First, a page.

Fillmore County to lease four squad cars

By : 
Gretchen Mensink Lovejoy

Fillmore County’s commissioners made a decision to lease four vehicles after perusing the possibilities and pitfalls of leasing vehicles for the county’s law enforcement officers during the May 8 board meeting. 

Sheriff Tom Kaase returned to the boardroom to hear the commissioners’ decision on whether to lease squad cars from Enterprise Fleet, as that had been a topic of discussion during the April 24 meeting.  Enterprise Fleet representative Wong Nystrom had accompanied Kaase at that meeting to outline the company’s lease-to-own program, though at the outset, some of the commissioners expressed skepticism about how leasing to own vehicles would benefit the county as a means of saving money. 

When asked about how the sheriff’s department might compensate for vehicles being unavailable for use because typically, Fillmore County deputies have taken their squad cars home so that they can be on call, Kaase posited, “What about changing the way we’ve always done things?  What if we utilize vehicles that are not being driven by people on a stretch of days off?  What are the costs of shuttling vehicles across the county for a few days?”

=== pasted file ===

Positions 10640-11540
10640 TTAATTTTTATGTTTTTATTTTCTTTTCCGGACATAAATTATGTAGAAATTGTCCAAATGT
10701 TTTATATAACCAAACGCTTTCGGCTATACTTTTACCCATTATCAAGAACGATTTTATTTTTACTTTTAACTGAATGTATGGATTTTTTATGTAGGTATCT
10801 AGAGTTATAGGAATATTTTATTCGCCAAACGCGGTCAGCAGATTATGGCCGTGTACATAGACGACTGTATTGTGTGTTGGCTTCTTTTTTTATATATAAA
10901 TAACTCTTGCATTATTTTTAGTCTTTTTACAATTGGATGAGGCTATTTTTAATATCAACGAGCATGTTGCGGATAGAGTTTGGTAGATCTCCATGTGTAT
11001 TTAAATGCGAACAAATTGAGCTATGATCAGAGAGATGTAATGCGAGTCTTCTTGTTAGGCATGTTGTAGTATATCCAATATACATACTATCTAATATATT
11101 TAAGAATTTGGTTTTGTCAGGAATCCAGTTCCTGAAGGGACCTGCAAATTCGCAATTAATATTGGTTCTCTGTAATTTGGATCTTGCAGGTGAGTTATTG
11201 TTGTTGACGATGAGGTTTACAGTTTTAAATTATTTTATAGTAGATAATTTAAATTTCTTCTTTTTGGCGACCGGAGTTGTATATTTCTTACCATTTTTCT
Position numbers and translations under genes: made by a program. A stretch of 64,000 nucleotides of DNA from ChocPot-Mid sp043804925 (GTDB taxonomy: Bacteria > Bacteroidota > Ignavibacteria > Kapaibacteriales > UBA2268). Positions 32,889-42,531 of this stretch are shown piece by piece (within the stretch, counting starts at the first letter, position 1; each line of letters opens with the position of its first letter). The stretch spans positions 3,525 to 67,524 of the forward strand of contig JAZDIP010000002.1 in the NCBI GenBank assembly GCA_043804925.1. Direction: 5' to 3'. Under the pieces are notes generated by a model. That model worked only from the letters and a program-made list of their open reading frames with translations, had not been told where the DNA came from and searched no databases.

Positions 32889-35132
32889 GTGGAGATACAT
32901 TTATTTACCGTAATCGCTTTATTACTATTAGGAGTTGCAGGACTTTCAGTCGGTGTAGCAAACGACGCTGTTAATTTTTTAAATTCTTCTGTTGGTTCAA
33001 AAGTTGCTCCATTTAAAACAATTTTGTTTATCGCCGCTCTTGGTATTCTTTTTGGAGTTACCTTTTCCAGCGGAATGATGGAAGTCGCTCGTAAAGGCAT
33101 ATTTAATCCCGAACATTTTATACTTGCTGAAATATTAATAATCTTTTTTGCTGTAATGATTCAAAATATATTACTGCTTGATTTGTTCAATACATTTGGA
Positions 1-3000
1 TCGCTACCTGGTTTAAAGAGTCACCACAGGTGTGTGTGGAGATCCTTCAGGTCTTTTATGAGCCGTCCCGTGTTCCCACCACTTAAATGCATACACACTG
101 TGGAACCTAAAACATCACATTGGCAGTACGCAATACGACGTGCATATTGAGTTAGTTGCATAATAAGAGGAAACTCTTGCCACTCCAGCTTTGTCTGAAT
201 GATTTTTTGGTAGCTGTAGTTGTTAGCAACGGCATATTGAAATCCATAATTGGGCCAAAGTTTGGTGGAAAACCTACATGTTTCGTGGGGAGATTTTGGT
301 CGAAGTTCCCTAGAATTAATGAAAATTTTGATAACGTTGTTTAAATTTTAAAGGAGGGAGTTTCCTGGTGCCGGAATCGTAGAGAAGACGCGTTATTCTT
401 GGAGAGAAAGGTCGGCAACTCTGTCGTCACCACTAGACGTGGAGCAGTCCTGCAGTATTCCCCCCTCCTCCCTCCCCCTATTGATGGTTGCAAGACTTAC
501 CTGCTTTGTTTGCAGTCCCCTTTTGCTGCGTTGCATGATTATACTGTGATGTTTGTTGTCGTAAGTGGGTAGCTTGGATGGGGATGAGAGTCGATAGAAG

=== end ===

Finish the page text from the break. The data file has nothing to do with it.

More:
Commissioner Duane Bakke asked, “Aren’t the deputies always on call?” 

Kaase replied, “They’re always on call-out, but it’s not guaranteed that they’ll be available.” 

Chief Deputy Sheriff Kevin Beck addressed a question regarding whether Enterprise delivers vehicles or if the department has to send someone to pick them up, saying, “They deliver to us at no cost.  Right now, if we buy a vehicle on state bid, we have to go all the way up to Hibbing to get it.”

Commissioner Randy Dahl wanted to know more about the lease-to-own portion of the program.  “If we’re going to lease cars and there’s a $17,000 install of equipment, that’s going to add up pretty quick.  You’ve got to calculate that into the cost of the cars…if we’re getting new cars every three years.”